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OBJECTIVE: To study the workload of and use of acute intervention within an established acute stroke service, the Calgary Stroke Programme (CSP). METHODS: Prospective record of all acute referrals, diagnoses, and management decisions over a 4 month period. RESULTS: The CSP received 572 referrals (median: 32 per week), 88% of which were made between 7 am and midnight. Of the 427 patients seen in person, 29% had not had an acute stroke or transient ischaemic attack (TIA). Fifty percent of patients with suspected acute stroke were referred within 3 h of symptom onset and 11% with acute ischaemic stroke (equating to 35% of those referred within 3 h of onset and seen in person) were treated with thrombolysis. CONCLUSION: Centralisation of services facilitates the rapid referral of, and use of acute interventions in, patients with acute stroke and TIA. Centralised services are likely to be busy (although less so at night), to attract large numbers of patients with disorders that mimic stroke and TIA, and yet still likely to treat only the minority of acute strokes using thrombolysis. These observations may help those planning similar services and underline the need to develop more widely applicable treatments for acute stroke.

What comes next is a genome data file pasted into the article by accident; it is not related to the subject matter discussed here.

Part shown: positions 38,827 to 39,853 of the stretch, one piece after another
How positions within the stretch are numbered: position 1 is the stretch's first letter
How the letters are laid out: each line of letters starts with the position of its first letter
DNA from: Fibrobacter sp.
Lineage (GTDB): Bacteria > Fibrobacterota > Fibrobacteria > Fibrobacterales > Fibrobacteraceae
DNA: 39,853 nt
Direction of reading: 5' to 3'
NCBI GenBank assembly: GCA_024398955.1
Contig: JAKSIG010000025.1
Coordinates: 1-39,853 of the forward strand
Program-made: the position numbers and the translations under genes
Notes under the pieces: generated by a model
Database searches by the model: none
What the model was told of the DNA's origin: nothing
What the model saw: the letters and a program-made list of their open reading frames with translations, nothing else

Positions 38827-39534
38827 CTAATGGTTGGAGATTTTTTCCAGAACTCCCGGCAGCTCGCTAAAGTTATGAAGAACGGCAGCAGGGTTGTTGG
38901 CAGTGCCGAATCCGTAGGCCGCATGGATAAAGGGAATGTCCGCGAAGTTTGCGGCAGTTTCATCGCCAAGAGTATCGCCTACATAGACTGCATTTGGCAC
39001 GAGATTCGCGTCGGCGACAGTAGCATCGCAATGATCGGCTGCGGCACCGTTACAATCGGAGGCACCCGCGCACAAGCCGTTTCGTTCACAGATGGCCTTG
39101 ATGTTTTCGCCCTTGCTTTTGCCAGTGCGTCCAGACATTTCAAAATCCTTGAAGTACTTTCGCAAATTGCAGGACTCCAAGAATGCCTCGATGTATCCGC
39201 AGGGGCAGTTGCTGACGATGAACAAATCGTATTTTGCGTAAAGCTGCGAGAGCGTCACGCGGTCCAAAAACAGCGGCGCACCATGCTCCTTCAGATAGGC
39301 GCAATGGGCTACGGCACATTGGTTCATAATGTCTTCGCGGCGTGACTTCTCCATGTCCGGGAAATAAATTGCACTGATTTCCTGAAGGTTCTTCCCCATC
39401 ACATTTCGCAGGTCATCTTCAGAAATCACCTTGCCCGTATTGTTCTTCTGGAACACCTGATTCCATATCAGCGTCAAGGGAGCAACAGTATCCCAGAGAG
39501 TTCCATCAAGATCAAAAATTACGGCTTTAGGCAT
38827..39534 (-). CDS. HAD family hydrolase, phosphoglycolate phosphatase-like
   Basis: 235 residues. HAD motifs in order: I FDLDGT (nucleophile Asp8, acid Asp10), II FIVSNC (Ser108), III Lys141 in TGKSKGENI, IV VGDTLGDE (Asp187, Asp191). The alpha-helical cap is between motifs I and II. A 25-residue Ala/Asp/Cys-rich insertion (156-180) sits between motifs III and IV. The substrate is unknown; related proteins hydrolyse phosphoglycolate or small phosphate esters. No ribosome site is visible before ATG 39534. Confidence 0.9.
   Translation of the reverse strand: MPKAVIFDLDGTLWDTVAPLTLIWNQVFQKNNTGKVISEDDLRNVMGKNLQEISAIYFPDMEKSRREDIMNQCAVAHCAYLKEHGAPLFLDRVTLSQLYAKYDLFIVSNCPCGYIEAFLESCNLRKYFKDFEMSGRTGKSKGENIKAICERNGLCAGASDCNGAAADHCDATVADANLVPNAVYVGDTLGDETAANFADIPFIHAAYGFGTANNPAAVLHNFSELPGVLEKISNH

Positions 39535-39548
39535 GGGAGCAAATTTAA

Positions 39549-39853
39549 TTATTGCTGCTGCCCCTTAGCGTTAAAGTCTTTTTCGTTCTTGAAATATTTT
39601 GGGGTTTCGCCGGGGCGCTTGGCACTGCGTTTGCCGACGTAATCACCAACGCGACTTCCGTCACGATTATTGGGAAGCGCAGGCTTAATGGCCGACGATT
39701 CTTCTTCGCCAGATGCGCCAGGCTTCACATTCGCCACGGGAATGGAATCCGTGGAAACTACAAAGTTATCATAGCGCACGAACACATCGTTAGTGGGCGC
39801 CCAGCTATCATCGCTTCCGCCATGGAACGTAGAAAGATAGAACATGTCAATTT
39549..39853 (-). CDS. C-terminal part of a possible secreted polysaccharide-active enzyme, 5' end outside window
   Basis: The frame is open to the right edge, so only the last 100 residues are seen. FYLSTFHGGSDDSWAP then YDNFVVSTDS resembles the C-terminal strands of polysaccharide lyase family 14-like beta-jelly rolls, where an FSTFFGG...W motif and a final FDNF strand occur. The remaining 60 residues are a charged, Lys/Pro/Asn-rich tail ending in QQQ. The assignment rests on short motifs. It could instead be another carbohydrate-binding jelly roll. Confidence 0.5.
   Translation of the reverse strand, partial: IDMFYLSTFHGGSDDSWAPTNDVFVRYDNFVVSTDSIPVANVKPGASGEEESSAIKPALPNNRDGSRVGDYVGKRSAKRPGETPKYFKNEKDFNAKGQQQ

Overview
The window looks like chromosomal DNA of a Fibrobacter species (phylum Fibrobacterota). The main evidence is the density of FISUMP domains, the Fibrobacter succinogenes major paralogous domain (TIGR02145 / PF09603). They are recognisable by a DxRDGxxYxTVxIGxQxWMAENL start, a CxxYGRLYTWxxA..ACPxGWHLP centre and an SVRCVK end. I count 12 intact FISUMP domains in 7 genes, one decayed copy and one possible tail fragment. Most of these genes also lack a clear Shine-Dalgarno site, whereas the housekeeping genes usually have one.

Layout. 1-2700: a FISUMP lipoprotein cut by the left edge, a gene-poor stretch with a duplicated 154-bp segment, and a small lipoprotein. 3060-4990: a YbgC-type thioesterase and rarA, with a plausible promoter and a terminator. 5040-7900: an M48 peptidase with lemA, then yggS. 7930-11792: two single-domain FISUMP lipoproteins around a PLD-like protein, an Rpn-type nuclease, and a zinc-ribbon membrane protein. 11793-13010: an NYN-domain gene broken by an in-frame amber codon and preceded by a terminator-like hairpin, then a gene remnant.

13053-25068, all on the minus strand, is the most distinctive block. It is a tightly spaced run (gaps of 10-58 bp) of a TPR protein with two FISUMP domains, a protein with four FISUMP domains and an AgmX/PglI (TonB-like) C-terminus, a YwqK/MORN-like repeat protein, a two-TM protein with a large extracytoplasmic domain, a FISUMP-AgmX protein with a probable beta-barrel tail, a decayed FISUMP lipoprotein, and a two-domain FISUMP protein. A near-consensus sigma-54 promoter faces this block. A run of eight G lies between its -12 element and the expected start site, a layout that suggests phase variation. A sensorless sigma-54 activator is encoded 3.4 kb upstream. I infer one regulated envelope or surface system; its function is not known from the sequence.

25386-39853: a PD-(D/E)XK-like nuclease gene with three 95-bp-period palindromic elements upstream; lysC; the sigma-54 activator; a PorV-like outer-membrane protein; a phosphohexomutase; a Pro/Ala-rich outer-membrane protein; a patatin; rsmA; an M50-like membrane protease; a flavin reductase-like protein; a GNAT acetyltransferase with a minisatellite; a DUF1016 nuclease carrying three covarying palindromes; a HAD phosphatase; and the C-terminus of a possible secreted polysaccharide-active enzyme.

Original publication

DOI

10.1136/jnnp.2004.053462

Type

Journal article

Journal

J Neurol Neurosurg Psychiatry

Publication Date

06/2005

Volume

76

Pages

863 - 865

Keywords

Acute Disease, Adult, Comprehensive Health Care, Female, Fibrinolytic Agents, Hospitalization, Humans, Ischemic Attack, Transient, Male, Middle Aged, Prospective Studies, Referral and Consultation, Registries, Stroke, Stroke Rehabilitation, Workload